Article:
Breakbeats/Tech House

Husband, Father, FTC Main Root, One Half of Family Funk Project and Breakbeat Freak. Elated watching the Family Tree grow.

“For The Fam”

The 90’s Baltimore rave scene is where I found a lot of things missing from my life and where I planted the seed that would grow into the Family Tree Collective. It was Chip Whiteford, a.ka. Chipleh, who took me to The Paradox on a Thursday night and to my first party, Fever. I remember walking in and feeling overwhelmed by all the people, lights and music. I wasn’t sure what to do or how to react but I remember Chip looking and smiling at me as he said “Jeremy, just dance and you’ll be ok.” That was the last I saw Chip until the end of the night and into the next morning. Turns out I would have a Fever every other Thursday for years to come.

As I started going to The Paradox more and more, I noticed I would see the same people time and time again. This consistency, within my life full of chaos, helped me to ground myself. As time went on, I would start to make friends with these people. Some of these people I am still friends with today. Some of these friends I call brothers, sisters and family. With the seed planted and the roots deeply embedded within the underground Baltimore rave scene, new friends became branches of the Family Tree and would help us to grow into who we are, nearly 30 years later.

Within my second home and family, I found acceptance. Within the walls of The Paradox, there were many different people who came from different walks of life, different parts of Baltimore and even different states. No matter where you came from, who you loved or what nationality you were, you were accepted. For one night, under the same roof, we were all one family united by music.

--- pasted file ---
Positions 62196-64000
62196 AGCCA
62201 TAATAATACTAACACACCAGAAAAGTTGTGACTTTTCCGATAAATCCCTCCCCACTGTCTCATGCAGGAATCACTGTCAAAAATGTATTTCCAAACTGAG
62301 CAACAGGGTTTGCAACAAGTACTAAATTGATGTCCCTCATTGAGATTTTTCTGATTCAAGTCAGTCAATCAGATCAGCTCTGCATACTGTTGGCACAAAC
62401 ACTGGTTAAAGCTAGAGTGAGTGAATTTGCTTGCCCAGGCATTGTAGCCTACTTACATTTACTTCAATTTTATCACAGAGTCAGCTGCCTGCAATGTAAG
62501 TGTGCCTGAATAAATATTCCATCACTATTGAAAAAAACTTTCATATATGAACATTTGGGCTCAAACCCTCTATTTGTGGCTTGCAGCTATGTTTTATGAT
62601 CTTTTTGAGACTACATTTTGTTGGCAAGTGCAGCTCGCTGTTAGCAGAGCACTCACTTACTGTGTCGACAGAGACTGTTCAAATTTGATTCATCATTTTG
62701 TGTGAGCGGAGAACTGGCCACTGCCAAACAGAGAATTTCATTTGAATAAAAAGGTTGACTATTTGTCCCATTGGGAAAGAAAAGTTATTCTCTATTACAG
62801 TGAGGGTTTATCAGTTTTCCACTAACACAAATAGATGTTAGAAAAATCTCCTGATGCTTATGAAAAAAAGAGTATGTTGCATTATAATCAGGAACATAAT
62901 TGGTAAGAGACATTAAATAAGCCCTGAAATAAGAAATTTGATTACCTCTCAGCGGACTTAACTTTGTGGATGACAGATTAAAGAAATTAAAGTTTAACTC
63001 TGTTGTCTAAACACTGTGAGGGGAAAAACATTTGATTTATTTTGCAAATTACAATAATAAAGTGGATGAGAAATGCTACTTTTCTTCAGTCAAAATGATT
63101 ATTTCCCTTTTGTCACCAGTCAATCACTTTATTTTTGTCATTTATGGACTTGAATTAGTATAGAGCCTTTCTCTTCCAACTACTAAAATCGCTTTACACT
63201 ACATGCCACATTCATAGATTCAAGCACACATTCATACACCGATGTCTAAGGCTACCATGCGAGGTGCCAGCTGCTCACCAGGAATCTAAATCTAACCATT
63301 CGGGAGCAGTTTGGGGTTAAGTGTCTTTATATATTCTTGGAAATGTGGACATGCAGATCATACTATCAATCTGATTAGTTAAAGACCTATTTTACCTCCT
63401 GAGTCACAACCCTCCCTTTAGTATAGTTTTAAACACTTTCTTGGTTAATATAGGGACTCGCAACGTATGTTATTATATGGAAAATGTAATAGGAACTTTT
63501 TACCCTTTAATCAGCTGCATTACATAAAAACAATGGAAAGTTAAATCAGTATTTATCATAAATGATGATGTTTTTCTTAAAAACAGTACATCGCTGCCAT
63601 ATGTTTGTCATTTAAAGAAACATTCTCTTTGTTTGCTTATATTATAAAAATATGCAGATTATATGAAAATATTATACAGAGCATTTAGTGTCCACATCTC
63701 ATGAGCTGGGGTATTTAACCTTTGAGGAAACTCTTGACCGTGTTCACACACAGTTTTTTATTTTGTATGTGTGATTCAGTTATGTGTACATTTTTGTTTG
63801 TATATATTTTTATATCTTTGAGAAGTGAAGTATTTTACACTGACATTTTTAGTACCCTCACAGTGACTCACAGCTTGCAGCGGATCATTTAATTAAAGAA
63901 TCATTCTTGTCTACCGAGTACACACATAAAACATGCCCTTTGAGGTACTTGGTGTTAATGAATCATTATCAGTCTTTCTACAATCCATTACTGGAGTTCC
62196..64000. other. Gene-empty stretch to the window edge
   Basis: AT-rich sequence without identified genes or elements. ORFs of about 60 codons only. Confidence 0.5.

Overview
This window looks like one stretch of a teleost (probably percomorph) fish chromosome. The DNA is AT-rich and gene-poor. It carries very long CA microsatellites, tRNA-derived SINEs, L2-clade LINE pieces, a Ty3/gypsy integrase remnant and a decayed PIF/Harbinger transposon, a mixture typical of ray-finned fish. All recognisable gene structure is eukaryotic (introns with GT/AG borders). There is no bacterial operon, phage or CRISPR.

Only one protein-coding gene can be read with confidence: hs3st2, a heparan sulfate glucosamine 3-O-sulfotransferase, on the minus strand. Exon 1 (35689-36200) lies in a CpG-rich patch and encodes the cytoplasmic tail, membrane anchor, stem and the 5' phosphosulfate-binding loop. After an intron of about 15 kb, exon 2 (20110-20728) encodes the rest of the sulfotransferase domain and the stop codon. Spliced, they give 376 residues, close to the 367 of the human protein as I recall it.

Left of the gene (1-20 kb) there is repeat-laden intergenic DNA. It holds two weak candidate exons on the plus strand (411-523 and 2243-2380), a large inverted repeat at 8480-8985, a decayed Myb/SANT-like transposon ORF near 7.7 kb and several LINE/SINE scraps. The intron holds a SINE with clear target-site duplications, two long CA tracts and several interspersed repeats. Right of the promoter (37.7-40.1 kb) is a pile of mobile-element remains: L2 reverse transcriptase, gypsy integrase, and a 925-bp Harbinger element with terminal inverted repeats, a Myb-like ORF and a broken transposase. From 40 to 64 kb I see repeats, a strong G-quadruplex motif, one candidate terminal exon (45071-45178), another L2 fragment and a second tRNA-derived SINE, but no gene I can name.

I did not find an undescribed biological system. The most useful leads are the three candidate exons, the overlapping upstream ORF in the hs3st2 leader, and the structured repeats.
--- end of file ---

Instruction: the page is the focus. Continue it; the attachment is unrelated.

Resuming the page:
Taking Chip’s advice, I started to learn how to dance albeit probably not as well as I thought. No matter how good or bad I was, I loved the way it made me feel. I was free to express myself and used dancing as a way to acknowledge and get emotions out in a healthy way. You could always find me in the same spot, in front of the speakers next to the DJ booth, dancing with friends or by myself. This was where my journey began. For the few minutes I would catch my breath, I would observe the room full of different people dancing to the same beat. I would also stand next to the DJ booth and watch intensely as the DJ played record after record and started to notice the direct cause and effect between the DJ and the crowd. It was amazing and something I knew I had to learn. A DJ was born and the Family Tree concept came to life.

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